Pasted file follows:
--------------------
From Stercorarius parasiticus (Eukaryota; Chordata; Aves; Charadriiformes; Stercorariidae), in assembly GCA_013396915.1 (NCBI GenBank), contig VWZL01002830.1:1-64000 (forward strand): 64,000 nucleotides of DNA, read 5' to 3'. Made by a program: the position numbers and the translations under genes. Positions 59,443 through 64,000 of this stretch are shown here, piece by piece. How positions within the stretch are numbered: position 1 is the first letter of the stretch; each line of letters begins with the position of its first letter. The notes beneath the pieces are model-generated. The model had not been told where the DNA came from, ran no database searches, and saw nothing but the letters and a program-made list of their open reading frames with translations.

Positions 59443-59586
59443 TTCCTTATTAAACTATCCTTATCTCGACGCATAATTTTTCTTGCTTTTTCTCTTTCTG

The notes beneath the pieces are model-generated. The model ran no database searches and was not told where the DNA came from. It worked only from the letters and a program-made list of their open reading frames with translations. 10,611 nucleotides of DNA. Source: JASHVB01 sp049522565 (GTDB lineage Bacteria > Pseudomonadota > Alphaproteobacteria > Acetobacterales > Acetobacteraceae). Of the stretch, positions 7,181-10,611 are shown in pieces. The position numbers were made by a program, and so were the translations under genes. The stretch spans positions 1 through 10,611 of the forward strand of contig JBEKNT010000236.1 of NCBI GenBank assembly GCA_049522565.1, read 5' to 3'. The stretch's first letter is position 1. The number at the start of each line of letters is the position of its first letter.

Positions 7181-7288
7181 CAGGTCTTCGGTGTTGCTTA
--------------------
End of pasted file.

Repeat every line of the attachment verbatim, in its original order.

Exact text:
From Stercorarius parasiticus (Eukaryota; Chordata; Aves; Charadriiformes; Stercorariidae), in assembly GCA_013396915.1 (NCBI GenBank), contig VWZL01002830.1:1-64000 (forward strand): 64,000 nucleotides of DNA, read 5' to 3'. Made by a program: the position numbers and the translations under genes. Positions 59,443 through 64,000 of this stretch are shown here, piece by piece. How positions within the stretch are numbered: position 1 is the first letter of the stretch; each line of letters begins with the position of its first letter. The notes beneath the pieces are model-generated. The model had not been told where the DNA came from, ran no database searches, and saw nothing but the letters and a program-made list of their open reading frames with translations.

Positions 59443-59586
59443 TTCCTTATTAAACTATCCTTATCTCGACGCATAATTTTTCTTGCTTTTTCTCTTTCTG

The notes beneath the pieces are model-generated. The model ran no database searches and was not told where the DNA came from. It worked only from the letters and a program-made list of their open reading frames with translations. 10,611 nucleotides of DNA. Source: JASHVB01 sp049522565 (GTDB lineage Bacteria > Pseudomonadota > Alphaproteobacteria > Acetobacterales > Acetobacteraceae). Of the stretch, positions 7,181-10,611 are shown in pieces. The position numbers were made by a program, and so were the translations under genes. The stretch spans positions 1 through 10,611 of the forward strand of contig JBEKNT010000236.1 of NCBI GenBank assembly GCA_049522565.1, read 5' to 3'. The stretch's first letter is position 1. The number at the start of each line of letters is the position of its first letter.

Positions 7181-7288
7181 CAGGTCTTCGGTGTTGCTTA